“I looked at him and thought, ‘I could pull that off. I could do that it,’” Dufrene said. “It took several days, but I convinced myself that I was okay with that idea.”
Dufrene, diagnosed at 14, said that growing up few of his classmates at St. Margaret Catholic School and St. Louis Catholic High School knew anything was wrong, apart from watching him strain to walk down a flight of stairs now and then.
But in college, he said, the symptoms worsened. Because of this, he transferred his sophomore year from the University of New Orleans, where he was studying film, back home to McNeese State University.
He said once he started using a wheelchair, life got much easier. He described walking with his condition like being the “drunkest you’ve been — you’re body is kind of doing that all the time.” But with the wheelchair, walking was no longer an issue.
With new wheels, a fresh new look and an English degree, Dufrene packed up his things in 2010 and headed to Philadelphia to room with a friend, also in a wheelchair. He got a job at the Social Security Administration and fed his growing vinyl collection out of record-store dollar bins.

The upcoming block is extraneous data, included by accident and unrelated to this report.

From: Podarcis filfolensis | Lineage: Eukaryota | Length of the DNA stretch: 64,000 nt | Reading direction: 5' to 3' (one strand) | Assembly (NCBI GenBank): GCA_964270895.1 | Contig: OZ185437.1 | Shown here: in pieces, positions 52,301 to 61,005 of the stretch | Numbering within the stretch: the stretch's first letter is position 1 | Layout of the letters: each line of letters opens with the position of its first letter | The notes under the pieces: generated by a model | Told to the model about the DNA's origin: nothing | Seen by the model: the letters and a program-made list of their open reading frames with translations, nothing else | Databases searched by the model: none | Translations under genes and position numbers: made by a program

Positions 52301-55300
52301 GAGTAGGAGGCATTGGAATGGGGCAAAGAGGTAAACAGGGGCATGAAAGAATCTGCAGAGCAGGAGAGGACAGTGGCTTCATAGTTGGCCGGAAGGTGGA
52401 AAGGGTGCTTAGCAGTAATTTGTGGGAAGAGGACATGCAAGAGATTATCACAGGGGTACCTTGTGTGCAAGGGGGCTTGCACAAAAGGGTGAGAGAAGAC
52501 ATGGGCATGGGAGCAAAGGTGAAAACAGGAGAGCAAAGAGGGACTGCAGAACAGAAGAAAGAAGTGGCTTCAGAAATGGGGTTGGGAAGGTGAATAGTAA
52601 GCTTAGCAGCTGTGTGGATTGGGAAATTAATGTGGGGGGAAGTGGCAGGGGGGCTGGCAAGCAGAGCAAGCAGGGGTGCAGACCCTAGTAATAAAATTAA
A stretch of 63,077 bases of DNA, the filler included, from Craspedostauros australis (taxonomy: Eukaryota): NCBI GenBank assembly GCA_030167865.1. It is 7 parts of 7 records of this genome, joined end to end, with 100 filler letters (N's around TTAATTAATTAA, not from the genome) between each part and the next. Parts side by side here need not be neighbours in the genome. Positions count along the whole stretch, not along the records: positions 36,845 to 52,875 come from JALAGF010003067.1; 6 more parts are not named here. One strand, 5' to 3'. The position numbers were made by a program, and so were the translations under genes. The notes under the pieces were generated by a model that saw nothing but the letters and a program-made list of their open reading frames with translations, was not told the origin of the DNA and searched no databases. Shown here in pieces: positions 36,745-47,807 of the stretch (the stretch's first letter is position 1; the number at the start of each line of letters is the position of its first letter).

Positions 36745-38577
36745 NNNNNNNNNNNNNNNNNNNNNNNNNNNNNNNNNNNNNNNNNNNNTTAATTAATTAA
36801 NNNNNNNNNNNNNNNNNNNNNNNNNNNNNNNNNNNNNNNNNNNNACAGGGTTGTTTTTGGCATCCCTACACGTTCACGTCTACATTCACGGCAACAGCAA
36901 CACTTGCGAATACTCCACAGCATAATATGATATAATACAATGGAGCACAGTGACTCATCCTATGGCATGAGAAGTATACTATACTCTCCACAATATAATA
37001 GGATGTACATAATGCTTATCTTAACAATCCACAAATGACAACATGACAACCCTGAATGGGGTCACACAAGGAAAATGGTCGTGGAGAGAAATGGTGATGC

In late 2012, an illness brought him back home to Lake Charles, where he started online blogging in earnest and had a “short-lived country show” on McNeese’s KBYS radio station.
He said things started looking up in 2014 when an opportunity arose to help others with disabilities through a job at Southwest Louisiana Independence Center.
He recalled getting called into the interview for SLIC the day after Mardi Gras, following an unfortunate incident with a car wheelchair ramp and a group of curious vermin.